Source: Ledger Insights
Yesterday, the IMF published a paper building on last year’s proposal for XC, a platform to create a global centralized ledger for cross-border payments. The platform would allow commercial banks and other payment providers to participate alongside central banks and likely forgo the need for multiple wholesale central bank digital currency (CBDC) projects. Although a distributed ledger (DLT) would be possible, it could also use a centralized database.
IMF’s XC proposal
“This is an evolution of wholesale CBDC, which is both a settlement asset and infrastructure—a platform, really,” the report notes. As we reported last year, an XC platform would not only centralize payments and settlement but also provide a foreign exchange (FX) market, hedging and compliance.
Tobias Adrian, Director of the Monetary and Capital Markets Department at the IMF and one of the paper’s authors, recently compared the XC to a “digital town square”.
“Expressed in today’s language,” he said, “the vision is for a trusted ledger, which is essentially an electronic document representing property rights on which digital versions of central bank reserves in any currency can be traded among participants.”
How would XC work?
Notably, XC does not entail the creation of a new settlement asset or currency, such as a wholesale CBDC. Instead, as Mr. Adrian points out, it would create ‘representations’ or tokenize existing central bank money.
In a nutshell, central banks would provide tokenized escrow certificates similar to CBDCs but limited to the XC platform. The underlying asset would be locked (escrowed) in its native ledger and tokenized in this new ledger. Since these central bank-issued escrow certificates would be the only instruments on the platform, it would significantly reduce the usual counterparty risk. We previously delved into more detail.
XC advantages and possible challenges
Another key advantage is that XC platforms would require relatively low technological changes for central banks, as they are broadly compatible with legacy systems.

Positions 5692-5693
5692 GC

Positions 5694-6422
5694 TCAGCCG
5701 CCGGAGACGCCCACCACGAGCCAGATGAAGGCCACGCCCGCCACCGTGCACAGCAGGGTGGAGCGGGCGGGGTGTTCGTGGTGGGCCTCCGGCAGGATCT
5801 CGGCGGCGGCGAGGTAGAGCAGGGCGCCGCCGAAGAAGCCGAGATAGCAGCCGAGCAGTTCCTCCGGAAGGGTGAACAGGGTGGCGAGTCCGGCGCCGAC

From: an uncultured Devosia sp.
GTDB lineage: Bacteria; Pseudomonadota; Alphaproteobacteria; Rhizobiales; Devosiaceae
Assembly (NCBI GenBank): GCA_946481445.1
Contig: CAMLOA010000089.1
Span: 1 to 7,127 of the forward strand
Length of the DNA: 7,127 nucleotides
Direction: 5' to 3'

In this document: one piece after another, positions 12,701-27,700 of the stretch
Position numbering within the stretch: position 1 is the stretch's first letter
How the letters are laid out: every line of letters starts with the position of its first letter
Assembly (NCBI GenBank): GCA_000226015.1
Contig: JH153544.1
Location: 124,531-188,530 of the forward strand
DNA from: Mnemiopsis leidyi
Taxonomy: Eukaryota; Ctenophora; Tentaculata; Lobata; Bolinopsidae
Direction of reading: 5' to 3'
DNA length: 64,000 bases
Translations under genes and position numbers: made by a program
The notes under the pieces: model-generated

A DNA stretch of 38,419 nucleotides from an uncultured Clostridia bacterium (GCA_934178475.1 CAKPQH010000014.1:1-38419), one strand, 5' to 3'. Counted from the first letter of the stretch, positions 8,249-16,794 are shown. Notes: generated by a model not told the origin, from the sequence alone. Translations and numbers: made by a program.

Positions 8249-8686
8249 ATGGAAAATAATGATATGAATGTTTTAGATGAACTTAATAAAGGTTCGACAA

Yet the proposal makes an important assumption. It notes that, “on XC platforms, foreign entities not directly supervised by the domestic central bank can trade tokenized domestic central bank reserves. However, they would not directly hold the reserves, but rather just claims on the platform.”
Many central banks do not want foreign banks to access central bank reserves. This was one of the critical challenges of Project Dunbar, but the IMF reckons that the escrow certificates concept may provide a workaround.
The three layers XC
The proposal envisages three XC layers:
- Settlement layer (the ledger).
- Programming layer for smart contracts.
- Information layer.
The smart contract layer supports conditional payments and programmability, but importantly is not on the base ledger. Hence it is consistent with the desire of many central banks to avoid the appearance of restricting how money can be used.
The information layer will ensure central banks don’t have access to personal information, enabling compliance as well currency controls for countries that have them.
Meanwhile, there are several similar concepts being discussed or implemented. Project Dunbar and MBridge for wholesale CBDC are the closest, although XC does not require wholesale CBDCs. There are also several other cross border CBDC projects in the works.
Additionally, there is the Regulated Liability Network initially proposed by Citi. That has inspired the BIS with its Unified Ledger, with a report on the topic published today. One of the differences is it incorporates digital assets into the same network. But there are significant overlaps.